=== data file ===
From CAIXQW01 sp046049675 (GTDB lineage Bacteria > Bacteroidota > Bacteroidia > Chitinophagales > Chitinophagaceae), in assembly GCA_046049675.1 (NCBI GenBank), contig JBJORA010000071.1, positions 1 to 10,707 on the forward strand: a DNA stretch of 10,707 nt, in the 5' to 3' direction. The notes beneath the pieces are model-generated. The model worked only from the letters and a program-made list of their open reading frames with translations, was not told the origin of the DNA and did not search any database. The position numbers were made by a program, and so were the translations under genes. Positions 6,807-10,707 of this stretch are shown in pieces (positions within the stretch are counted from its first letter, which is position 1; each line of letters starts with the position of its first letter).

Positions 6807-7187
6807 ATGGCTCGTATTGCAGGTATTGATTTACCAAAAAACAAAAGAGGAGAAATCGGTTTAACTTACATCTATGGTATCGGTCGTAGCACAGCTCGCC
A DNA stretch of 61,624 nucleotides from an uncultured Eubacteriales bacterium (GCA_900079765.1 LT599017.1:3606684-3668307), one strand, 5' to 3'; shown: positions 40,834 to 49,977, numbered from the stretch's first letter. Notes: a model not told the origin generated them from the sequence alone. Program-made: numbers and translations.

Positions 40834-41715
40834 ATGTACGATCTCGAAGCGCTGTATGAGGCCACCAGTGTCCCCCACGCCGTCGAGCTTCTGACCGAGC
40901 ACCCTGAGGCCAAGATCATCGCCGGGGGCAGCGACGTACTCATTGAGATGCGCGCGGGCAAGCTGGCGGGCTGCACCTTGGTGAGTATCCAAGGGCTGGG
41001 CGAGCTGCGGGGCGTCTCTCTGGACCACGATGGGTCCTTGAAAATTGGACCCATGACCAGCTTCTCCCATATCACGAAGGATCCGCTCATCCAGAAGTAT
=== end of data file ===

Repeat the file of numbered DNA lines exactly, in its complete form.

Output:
From CAIXQW01 sp046049675 (GTDB lineage Bacteria > Bacteroidota > Bacteroidia > Chitinophagales > Chitinophagaceae), in assembly GCA_046049675.1 (NCBI GenBank), contig JBJORA010000071.1, positions 1 to 10,707 on the forward strand: a DNA stretch of 10,707 nt, in the 5' to 3' direction. The notes beneath the pieces are model-generated. The model worked only from the letters and a program-made list of their open reading frames with translations, was not told the origin of the DNA and did not search any database. The position numbers were made by a program, and so were the translations under genes. Positions 6,807-10,707 of this stretch are shown in pieces (positions within the stretch are counted from its first letter, which is position 1; each line of letters starts with the position of its first letter).

Positions 6807-7187
6807 ATGGCTCGTATTGCAGGTATTGATTTACCAAAAAACAAAAGAGGAGAAATCGGTTTAACTTACATCTATGGTATCGGTCGTAGCACAGCTCGCC
A DNA stretch of 61,624 nucleotides from an uncultured Eubacteriales bacterium (GCA_900079765.1 LT599017.1:3606684-3668307), one strand, 5' to 3'; shown: positions 40,834 to 49,977, numbered from the stretch's first letter. Notes: a model not told the origin generated them from the sequence alone. Program-made: numbers and translations.

Positions 40834-41715
40834 ATGTACGATCTCGAAGCGCTGTATGAGGCCACCAGTGTCCCCCACGCCGTCGAGCTTCTGACCGAGC
40901 ACCCTGAGGCCAAGATCATCGCCGGGGGCAGCGACGTACTCATTGAGATGCGCGCGGGCAAGCTGGCGGGCTGCACCTTGGTGAGTATCCAAGGGCTGGG
41001 CGAGCTGCGGGGCGTCTCTCTGGACCACGATGGGTCCTTGAAAATTGGACCCATGACCAGCTTCTCCCATATCACGAAGGATCCGCTCATCCAGAAGTAT